Tuesday, January 11, 2011

Brother Stephen in Queensland

My brother Stephen and his wife Margaret live near Brisbane in Australia.  There is dreadful, disastrous flooding there, and the Mayor has had to order a Evacuation.  Steve and Margaret are OK for the moment.  I had this message from him:

"In spite of what you see on the news we are ok, there are floods all around but we are still clear. The road into town is cut but we have oil lamps and batteries and bottled gas and food to last at least two weeks, and have a good supply of medications and a first aid kit the size of large cabin trunk."

There is a story about the floods with terrifying photos HERE and the BBC have a report HERE

A frightening wall of water was heading towards Australia's third largest city, which has a population of 2 million, resulting in people fleeing from the business district to find higher ground as the Wivenhoe dam failed to control the floods.

At least 66 people remain missing from the flash flood that struck without warning in the city of Toowoomba, 70 miles west of Brisbane, carrying away families, buildings and cars - but grave fears were held for the residents of smaller towns in the nearby Lockyer Valley.

Brisbane's Lord Mayor Campbell Newman, warning that the upper reaches of the Brisbane River had burst their banks and water was heading rapidly towards the city, said that an estimated 6500 properties will be flooded in his city.

Lord Mayor Newman described the situation as 'very serious' and explained that the next few days will see a large-scale disaster unfolding across the city, ahead of an expected peak in the Brisbane River on Thursday.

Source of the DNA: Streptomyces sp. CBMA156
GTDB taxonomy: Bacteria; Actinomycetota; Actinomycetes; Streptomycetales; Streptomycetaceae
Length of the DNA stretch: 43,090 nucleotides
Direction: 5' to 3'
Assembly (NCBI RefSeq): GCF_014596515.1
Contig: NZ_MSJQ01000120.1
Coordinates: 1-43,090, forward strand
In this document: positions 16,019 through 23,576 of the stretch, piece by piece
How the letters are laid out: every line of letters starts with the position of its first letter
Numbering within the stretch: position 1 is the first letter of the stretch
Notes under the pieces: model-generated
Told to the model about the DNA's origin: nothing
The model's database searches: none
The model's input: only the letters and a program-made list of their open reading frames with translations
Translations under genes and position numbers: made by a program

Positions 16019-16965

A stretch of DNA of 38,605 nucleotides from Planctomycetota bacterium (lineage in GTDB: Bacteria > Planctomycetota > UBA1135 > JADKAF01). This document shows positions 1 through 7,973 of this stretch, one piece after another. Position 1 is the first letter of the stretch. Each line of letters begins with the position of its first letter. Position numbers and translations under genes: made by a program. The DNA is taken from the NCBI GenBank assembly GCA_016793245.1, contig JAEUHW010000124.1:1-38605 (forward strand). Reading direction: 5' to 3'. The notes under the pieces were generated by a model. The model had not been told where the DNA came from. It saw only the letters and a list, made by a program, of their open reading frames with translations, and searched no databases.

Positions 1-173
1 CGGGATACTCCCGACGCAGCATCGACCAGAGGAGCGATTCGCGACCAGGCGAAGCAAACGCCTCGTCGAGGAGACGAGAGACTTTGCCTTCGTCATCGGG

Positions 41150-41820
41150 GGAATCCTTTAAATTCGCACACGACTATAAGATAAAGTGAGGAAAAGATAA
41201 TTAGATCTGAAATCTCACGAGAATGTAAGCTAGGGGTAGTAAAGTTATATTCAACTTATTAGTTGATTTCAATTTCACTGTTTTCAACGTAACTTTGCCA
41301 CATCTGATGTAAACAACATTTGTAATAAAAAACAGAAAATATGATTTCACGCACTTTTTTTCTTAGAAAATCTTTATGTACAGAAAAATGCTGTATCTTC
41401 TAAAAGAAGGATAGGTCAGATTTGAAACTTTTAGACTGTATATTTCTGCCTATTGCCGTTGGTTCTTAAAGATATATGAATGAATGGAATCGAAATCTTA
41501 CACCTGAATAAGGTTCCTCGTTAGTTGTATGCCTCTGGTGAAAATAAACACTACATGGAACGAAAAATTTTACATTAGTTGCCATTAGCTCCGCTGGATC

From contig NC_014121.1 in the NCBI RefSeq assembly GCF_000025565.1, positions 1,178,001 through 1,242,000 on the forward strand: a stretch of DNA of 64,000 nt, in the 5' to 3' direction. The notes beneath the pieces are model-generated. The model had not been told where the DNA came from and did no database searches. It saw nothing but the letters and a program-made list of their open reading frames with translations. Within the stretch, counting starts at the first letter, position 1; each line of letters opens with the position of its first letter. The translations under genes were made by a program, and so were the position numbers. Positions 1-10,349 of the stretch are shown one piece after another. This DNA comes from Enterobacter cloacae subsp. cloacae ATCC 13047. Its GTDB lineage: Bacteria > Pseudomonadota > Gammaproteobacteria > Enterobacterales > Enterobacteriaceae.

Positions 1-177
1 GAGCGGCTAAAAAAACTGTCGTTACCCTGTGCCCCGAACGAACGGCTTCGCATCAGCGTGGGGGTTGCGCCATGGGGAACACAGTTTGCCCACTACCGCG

He said: 'Wednesday is going to be bad and Thursday is going to be desperate
. Thousands of homes will be affected.'

The Wivenhoe dam, built after the infamous 1974 floods to protect Brisbane, is currently full, and dam managers have no choice but to continue with increased, controlled releases.

'It's going to come down the river to the city of Brisbane and there's not much dam managers can do about that,' said Newman.

'We have a grim and desperate situation,' said Queensland Premier Anna Bligh as Army Black Hawk helicopters lifted hundreds of people from rooftops where they had waited anxiously through the night with the powerful wall of water threatening to sweep them away.

Prime Minister Julia Gillard, who is being constantly updated on the drama, warned: 'The nation does need to brace itself for the fact that the death toll as a result of yesterday's flash flooding and walls of water is likely to rise.'

Hilltops have been turned into islands by the water which in places is expected to become 60ft deep and rival devastating floods that covered Queensland 37 years ago.

Rescue teams, government officials and families have been left in a state of shock by the devastation caused by the Toowoomba flash flood which created scenes likened to a Hollywood disaster movie.

Cars were tossed about like corks, a railway line was buckled and homes and walls tumbled. What was left, said one local resident, was like the landscape in a war zone.